Paris follows the path of Idaho, and lets bicycles run red lights

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Carol Hills: The Tour de France is going on right now, and so far it’s been a dangerous race with lots of crashes and falls. One top rider is out with two fractured vertebrae. But here’s another cycling story out of France: Paris is now allowing cyclists to treat stop signs and red lights as if they were yield signs. I know what you’re thinking: “Don’t cyclists everywhere do this already?” Well maybe, but it’s not actually allowed by law in most places. The World’s Bradley Campbell was just in Paris cycling around, and he says this new policy in the French capital sounds really familiar to him.

 

Bradley Campbell: This may be the very first time that Paris is following in the footsteps of Idaho. They’ve had this policy since 1982, and the term in fact for treating stop signs like yield signs for bikes is known in planning circles as an “Idaho Stop.”

 

Hills: Well, how has it worked out in Idaho?

 

Campbell: Well, since it was implemented some 30 years ago, Idaho hasn’t seen any real increase in bike accidents, bike injuries, or bike fatalities. Now, of course, Boise isn’t Paris. But France ran a series of”¦ I guess we could call them Idaho Stop test runs in smaller cities like Bordeaux, and just like in Idaho, bike accidents remained about the same. What did change though was the number of collisions between bikes and cars. That went down.

 

Hills: That’s incredible. So, it is more safe, then?

 

Campbell: Well, it’s shown--again, not necessarily to be more safe--but to not be any more dangerous. The real big goal is that it’s trying to make cycling in Paris more appealing. Paris city planners want more people on the bikes. They even want to triple the number of cyclists in the city by 2020--that’s just five years away. It’s certainly ambitious, but you know Carol, it needs to be done. Something needs to be done to cut down on the air pollution. Smog is a huge problem in the city. When I was walking around in the streets, I could just feel myself breathing in chemicals, and I think the city of Paris is well aware of what cars and congestion is doing to its streets.

 

Hills: That’s amazing because I would never have thought of this as something that had to do with getting more people on bicycles. I thought it was about cyclist rights and “we wanted to go faster.” So, it’s a whole city thing about actually getting more people on bicycles.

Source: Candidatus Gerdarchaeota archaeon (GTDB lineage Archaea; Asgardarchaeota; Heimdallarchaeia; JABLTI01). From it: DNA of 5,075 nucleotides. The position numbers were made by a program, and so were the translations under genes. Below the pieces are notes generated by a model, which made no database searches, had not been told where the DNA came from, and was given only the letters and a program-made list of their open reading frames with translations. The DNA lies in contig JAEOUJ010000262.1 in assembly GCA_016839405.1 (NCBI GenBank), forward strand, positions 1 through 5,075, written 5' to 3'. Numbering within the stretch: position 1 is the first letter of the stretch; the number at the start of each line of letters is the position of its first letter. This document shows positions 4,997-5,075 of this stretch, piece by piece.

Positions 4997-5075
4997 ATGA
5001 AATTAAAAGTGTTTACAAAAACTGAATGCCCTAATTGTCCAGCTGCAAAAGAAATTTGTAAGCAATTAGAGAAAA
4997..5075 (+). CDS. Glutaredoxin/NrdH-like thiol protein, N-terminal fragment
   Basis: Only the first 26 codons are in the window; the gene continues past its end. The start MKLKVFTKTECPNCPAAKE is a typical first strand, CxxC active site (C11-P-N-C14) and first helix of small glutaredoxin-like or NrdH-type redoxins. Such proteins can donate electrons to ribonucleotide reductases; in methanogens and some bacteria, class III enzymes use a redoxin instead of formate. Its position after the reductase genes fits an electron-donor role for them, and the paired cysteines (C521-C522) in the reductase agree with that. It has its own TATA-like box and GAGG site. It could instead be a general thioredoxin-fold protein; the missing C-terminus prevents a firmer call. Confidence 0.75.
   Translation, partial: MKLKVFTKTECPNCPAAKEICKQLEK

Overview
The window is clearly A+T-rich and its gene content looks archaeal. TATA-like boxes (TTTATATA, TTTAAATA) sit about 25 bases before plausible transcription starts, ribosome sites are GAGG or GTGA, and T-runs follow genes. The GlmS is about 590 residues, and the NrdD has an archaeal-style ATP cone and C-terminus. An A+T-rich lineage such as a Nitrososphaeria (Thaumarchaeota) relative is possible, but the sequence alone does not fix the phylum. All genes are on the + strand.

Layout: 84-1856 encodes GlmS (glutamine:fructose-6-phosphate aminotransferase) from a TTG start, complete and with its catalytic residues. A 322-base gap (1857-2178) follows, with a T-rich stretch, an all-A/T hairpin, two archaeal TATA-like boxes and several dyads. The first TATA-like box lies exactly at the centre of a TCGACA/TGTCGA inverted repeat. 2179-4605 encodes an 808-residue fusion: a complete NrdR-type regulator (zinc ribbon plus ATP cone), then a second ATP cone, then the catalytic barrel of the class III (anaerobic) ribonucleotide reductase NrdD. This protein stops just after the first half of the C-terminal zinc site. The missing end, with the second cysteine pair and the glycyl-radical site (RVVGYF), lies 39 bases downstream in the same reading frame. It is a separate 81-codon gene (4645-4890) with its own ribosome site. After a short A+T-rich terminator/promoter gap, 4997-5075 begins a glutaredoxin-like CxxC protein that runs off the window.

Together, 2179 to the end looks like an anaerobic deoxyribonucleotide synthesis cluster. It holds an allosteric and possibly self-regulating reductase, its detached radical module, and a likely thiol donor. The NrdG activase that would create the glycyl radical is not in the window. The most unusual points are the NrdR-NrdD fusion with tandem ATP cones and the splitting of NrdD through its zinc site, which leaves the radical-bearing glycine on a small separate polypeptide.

Campbell: It is, it is, and it’s just trying to make it more appealing so that you can get through the city faster from point A to point B.

 

Hills: So, where’s this thing going to stop? Are they just going to start removing all the stop lights altogether?

 

Campbell: They could. I was in Amsterdam before I went to Paris, and Amsterdam removed all the stop lights at one busy intersection, and they just implemented one rule: If you’re going north-south, you have the right of way, if you’re going east-west, you have to yield. And the crazy part is at this one busy, busy intersection, it worked.

 

Hills: Wow, so I guess a place like Amsterdam, everybody is on the same page, it can work. Big question: would it work in other cities that aren’t as used to all this cooperation?

 

Campbell: It’s uncertain if it will or not, but...

 

Hills: It’s hard to imagine it in Boston.

 

Campbell: It’s hard to imagine anyone yielding in Boston.

 

Hills: Now, you mentioned Amsterdam, that you were there, and that’s just a huge city for bicycles, and you went there to report on problems that actually come with having too many bikes. What did you find out?

 

Campbell: Well, we put problems in quotation marks--any city would love to have too many bikes. But in Amsterdam, there are too many bikes and people kind of treat them like paper cups. Only, instead of throwing them into the garbage can, they huck them into the numerous canals in the city, and that’s why there are a team of biker fishermen.

 

Hills: Bike fishermen”¦ Ooh. So, did you go with them and catch anything?

 

Campbell: Oh yeah.

 

[Excerpt from audio]

 

Campbell: These guys pull up 15,000 bikes from the canals each year.

 

Hills: Fifteen thousand?

 

Campbell: Yes, 15,000. Now, I’ll explain all about it in the bike fishing story that’s going to air tomorrow on our show.

 

Hills: The World’s Bradley Campbell. I look forward to hearing about that. And thanks for telling us about the Idaho Stop coming to Paris.

 

Campbell: Hey, you bet, Carol.

 

Hills: And that’s all from us today. From our studios at WGBH in Boston, I’m Carol Hills. We’re back tomorrow.